A Microscopy Unit was established at the Heidelberg Partner Site for research groups from the research field “Hepatitis” and other research fields including “Emerging Viruses” in particular. The Microscopy Unit enables research groups to conduct their analyses and investigate live cells and tissues infected with hepatitis viruses and other pathogenic viruses at the required biosafety levels 2 and 3. Using the imaging methods provided for at this unit, researchers have been able to decode the mechanisms of action of different antiviral substances and have also been able to characterise the various interactions between viruses and host cells.
In addition, electron and correlative microscopy methods are available for use in joint projects. Furthermore, training in light and electron microscopy is provided.
Hepatitis viruses that are pathogenic for humans, such as the hepatitis B virus (HBV) and the hepatitis C virus (HCV), may only be investigated in biosafety level 3 laboratories. Biosafety level 3 laboratories are only available on a limited basis due to the elaborate technical requirements, and advanced light microscopes are rarely available within these laboratories as they are very costly. This presents a major obstacle to research as the viruses are obligate intracellular parasites and can consequently only be studied in live cells.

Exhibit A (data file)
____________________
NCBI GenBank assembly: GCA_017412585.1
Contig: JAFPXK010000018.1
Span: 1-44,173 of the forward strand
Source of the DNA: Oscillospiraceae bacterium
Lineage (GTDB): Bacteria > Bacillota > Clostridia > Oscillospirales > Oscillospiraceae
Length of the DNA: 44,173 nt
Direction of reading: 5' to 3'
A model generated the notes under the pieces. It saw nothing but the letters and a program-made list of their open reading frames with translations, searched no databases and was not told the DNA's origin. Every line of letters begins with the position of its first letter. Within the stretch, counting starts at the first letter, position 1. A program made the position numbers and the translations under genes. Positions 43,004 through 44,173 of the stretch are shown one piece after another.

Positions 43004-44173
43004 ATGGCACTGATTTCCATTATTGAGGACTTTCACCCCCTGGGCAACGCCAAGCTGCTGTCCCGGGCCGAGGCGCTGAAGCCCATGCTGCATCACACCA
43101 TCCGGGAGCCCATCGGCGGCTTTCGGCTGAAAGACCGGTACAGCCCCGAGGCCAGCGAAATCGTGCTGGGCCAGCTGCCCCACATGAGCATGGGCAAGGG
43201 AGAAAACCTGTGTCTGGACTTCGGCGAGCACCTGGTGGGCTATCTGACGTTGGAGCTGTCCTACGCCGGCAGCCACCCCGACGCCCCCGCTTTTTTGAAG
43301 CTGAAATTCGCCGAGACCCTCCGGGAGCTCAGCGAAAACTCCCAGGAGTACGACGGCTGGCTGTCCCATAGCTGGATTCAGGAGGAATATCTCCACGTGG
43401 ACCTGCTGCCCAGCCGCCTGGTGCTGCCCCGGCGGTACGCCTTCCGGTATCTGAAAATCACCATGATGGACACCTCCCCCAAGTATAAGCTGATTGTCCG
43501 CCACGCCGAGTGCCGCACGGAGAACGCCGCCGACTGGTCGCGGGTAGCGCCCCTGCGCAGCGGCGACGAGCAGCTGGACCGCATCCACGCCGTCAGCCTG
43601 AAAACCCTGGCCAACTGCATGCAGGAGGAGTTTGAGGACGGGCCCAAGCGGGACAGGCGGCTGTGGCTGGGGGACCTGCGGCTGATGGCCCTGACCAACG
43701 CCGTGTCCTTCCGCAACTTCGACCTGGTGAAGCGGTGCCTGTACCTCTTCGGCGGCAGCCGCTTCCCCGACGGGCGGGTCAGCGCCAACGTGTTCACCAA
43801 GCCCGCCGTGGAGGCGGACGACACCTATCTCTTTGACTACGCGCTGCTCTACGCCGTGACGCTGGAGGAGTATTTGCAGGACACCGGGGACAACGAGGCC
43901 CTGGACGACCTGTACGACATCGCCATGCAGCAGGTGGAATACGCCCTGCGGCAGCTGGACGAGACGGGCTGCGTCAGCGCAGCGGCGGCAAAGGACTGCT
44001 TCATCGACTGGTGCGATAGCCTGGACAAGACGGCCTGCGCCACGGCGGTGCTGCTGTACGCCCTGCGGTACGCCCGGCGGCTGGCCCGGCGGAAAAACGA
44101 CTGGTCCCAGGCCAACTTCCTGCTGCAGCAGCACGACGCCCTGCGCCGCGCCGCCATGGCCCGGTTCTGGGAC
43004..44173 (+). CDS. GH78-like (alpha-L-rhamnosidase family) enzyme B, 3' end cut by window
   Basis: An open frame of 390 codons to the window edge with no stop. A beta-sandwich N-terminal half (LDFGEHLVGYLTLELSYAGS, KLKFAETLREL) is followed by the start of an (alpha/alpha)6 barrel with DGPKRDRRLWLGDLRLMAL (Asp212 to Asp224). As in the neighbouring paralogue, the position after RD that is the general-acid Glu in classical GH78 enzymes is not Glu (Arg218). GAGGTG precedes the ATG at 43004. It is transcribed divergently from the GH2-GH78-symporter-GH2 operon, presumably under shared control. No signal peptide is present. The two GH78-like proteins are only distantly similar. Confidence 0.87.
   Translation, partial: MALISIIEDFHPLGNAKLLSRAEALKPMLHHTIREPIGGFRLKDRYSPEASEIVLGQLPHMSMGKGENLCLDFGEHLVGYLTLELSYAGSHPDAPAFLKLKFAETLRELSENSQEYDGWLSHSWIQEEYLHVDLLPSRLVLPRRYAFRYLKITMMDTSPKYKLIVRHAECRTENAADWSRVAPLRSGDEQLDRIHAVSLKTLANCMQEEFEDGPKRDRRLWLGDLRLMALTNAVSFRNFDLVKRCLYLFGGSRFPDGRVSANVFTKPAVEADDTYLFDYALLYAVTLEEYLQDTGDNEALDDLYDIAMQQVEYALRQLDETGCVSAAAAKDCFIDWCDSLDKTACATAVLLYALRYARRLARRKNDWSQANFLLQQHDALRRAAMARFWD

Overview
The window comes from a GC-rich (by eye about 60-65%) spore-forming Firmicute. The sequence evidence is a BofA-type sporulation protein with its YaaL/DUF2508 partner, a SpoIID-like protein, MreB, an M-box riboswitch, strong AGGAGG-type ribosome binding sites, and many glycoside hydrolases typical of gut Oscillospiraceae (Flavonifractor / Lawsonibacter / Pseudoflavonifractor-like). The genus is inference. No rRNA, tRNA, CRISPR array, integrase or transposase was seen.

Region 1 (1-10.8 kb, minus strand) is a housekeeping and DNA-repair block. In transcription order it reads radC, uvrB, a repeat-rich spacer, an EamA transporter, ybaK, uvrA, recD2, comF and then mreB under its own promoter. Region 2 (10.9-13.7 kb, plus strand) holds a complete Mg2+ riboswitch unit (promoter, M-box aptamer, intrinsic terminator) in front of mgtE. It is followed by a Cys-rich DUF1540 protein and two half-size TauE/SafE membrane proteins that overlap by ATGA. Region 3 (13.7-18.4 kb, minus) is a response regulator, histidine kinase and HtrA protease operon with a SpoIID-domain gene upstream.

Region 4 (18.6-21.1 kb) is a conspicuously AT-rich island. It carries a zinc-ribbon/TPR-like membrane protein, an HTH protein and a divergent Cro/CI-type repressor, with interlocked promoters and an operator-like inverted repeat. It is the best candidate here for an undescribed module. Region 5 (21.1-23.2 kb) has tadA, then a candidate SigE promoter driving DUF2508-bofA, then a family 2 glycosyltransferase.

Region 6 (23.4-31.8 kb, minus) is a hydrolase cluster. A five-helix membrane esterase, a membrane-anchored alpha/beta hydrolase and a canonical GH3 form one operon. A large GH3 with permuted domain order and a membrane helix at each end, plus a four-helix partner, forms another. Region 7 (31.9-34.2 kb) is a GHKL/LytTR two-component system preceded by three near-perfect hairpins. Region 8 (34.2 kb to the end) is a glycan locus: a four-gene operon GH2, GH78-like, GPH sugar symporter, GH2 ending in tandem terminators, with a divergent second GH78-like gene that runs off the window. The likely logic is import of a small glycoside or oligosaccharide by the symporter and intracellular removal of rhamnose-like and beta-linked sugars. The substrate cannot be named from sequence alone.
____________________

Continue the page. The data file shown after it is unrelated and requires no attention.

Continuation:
It is for this reason, that Professor Bartenschlager established the Microscopy Unit within his department to enable the investigation of cells infected with hepatitis and other viruses at high biosafety levels. This unit provides the opportunity to conduct microscopic analysis of live cells, for example, to study the dynamics of an infection or the efficacy of antiviral drugs. This unit has enabled scientists to demonstrate that daclatasvir and other NS5A inhibitors block hepatitis C virus replication by preventing the virus from building replication factories.
The Microscopy Unit also enables researchers from joint projects to carry out analysis on cells or tissues that are infected with other viruses. For example, the structure of Zika virus’ replication factories was deciphered in close collaboration with the research field “Emerging Viruses”, and it was demonstrated that inhibitors of the cytoskeleton prevent the replication of the virus in human neuronal cells. Thanks to research carried out under numerous joint projects conducted at this Microscopy Unit, the mechanism of action of an HCV inhibitor was deciphered and a target site for the human norovirus identified. The results were mainly achieved by means of correlative microscopy, which is a combination of light and electron microscopy.
An important feature of this Microscopy Unit is that it provides training in the use of light and electron microscopy. The training is offered in close collaboration with the HIV Microscopy Unit and includes training on the use of both established and new microscopy methods as well as analysis procedures and quantification of light microscope images.